The month of May was made for mothers — the heart of the family, the cornerstone that is many times called to a silent and subtle type of holiness and is appreciated even more when her memory and presence are reflected upon.
Such was the calling of Maria Antonia, Spanish wife and mother of seven children, four of whom are religious priests in the same congregation and three of whom are married and have families.
One of these priests serves in the Archdiocese of Denver: Father Luis Granados, professor at St. John Vianney Seminary, priest at St. Mary’s Parish in Littleton and member of the Disciples of the Hearts of Jesus and Mary religious order.
Maria Antonia seemed to have clear from a young age what Pope Francis says in his new apostolic exhortation Gaudete et Exsultate: “We are all called to be holy by living our lives with love and by bearing witness in everything we do, wherever we find ourselves.”
She was so convinced of this that after meeting her future spouse Eduardo, when she was still a college student, she told a religious sister who tried to convince her to join a religious congregation, “My ideal is holiness, and I believe my holiness consists in forming a family with Eduardo.”
This ideal guided her vocation as a wife and mother, even in her last days, when an aggressive cancer began to paralyze her body.
“In her illness, my mother brought us to life and confirmed us in our vocation,” Father Luis, fifth son of Maria Antonia, told the Denver Catholic. “In a way, my mother taught us the vows of chastity, poverty and obedience before being religious brothers.”
Her husband Eduardo and their children – Father Jose, Eduardo, Father Juan Antonio, Father Carlos, Maria Antonia and Marta – knew that Maria Antonia’s life had been great in its simplicity and decided to capture it in a book titled María Antonia: El corazón de una familia (Maria Antonia: The heart of a family), written by Father Jose, her eldest son.
The life and surrender of their mother was like “a seal” on their vocation, Father Luis said. “She taught us that it’s worth giving and surrendering everything we are.”
As a pharmacist, Maria Antonia listened patiently to the personal problems of people and helped them when she could. As a wife and mother, she was the “magnet of prayer,” Father Luis recalled. “She would say that prayer had many enemies – homework, phone, TV – but she would bring us together to pray or read the Gospel for at least five minutes every day.”
Her children especially remember the question she asked them that would leave a lasting mark: “Will you be a saint?”
Her final ‘yes’ to God
Born in Madrid, the journey of this pious and generous mother took an unexpected turn at age 51, when doctors found a malignant tumor in her brain and only gave her six months to live.
Little by little, Maria Antonia lost mobility in her arms and legs, and even the ability to talk. In the painful process of letting go of her husband and children, she never complained, but instead surrendered with trust and joy.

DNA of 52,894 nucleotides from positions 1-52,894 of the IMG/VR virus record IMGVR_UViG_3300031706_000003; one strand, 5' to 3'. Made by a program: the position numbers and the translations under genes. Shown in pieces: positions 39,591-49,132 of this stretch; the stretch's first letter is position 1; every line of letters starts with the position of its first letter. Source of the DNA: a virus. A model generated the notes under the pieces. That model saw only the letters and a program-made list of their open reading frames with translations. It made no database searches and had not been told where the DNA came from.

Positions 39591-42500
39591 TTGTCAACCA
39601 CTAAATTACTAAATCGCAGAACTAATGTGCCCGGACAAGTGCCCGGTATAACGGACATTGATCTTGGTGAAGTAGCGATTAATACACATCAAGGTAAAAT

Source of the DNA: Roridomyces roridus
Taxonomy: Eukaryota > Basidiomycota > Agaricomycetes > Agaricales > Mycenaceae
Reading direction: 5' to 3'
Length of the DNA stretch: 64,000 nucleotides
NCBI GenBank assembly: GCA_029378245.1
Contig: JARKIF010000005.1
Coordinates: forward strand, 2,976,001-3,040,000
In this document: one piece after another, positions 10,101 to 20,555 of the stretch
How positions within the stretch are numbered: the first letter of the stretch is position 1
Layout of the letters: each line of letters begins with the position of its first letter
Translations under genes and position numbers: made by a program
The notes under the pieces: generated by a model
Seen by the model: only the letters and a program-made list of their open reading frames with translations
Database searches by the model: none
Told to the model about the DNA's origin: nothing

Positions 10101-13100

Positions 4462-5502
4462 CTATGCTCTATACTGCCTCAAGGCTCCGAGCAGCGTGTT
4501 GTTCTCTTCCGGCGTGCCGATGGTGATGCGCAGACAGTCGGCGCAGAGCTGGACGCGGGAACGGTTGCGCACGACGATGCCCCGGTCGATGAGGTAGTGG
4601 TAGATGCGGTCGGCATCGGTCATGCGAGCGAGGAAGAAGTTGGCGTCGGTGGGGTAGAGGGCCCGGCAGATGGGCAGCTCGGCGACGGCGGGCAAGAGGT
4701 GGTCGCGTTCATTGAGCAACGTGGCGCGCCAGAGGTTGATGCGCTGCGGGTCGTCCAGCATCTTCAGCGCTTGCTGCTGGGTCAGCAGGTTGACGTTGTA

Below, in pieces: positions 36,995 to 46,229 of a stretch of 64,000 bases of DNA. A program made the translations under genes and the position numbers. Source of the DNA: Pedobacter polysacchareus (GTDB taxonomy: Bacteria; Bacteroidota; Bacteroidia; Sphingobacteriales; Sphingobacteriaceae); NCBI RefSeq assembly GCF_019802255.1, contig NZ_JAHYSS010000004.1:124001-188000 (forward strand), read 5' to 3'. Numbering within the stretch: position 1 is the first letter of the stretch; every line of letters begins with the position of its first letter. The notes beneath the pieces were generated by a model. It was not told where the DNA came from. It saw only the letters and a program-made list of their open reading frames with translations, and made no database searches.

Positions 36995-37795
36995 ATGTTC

“I would love if you discovered the happiness ‘to the fullest’ that I’m discovering,” she wrote to a friend during her illness.
In her journal, Maria Antonia wrote a reflection after her husband’s heart attack, and event that prepared her to accept her own illness years later: “In the beginning [of suffering], you whine to God, you doubt, everything seems like a nightmare, but little by little, you become more familiar with your pain and realize that God wants to admit you into that school of love, the school of saving souls through your suffering.”
“Maria Antonia’s favorite prayer was that of silent submission,” Father Jose writes. “I don’t think she liked wondering why [this was happening] … She simply trusted, accompanied by us.”
“We wanted to comfort her, but she would be the one to comfort us,” Father Luis said.
Her children remember uniquely the time Maria Antonia lost mobility in her right arm.
Since she could no longer say “yes” or “no,” they agreed that an open hand meant “yes” and a closed hand “no.” Nonetheless, when her right hand was paralyzed, it remained open.
Her son Eduardo then said, “Look, my mom left her hand in the form of ‘yes.’” Her husband and children saw Maria Antonia’s surrender to God echoed in that symbol.
“If there is a way to describe Maria Antonia’s death, it’s that she died singing,” Father Jose writes. She passed away on June 3, 1998, accompanied by her husband and two of her sons.
“Now I see that your life was full of ‘yeses,’” her husband Eduardo later wrote. “‘Yes’ to our courtship and to our wedding, ‘yes’ to receiving our seven children, ‘yes’ to giving them up to God… ‘yes’ to all of the good things and ‘yes’ to God when he sent the illness.”
Father Jose remembers overall her questions: “Will you be a saint?” and sees in it the message that Maria Antonia’s life has for all who hear it.
“I hope the remembrance [of her life] stirs again that question for the ultimate goal of our life, so many times put aside, so many times covered in dust: holiness,” Father Jose concludes.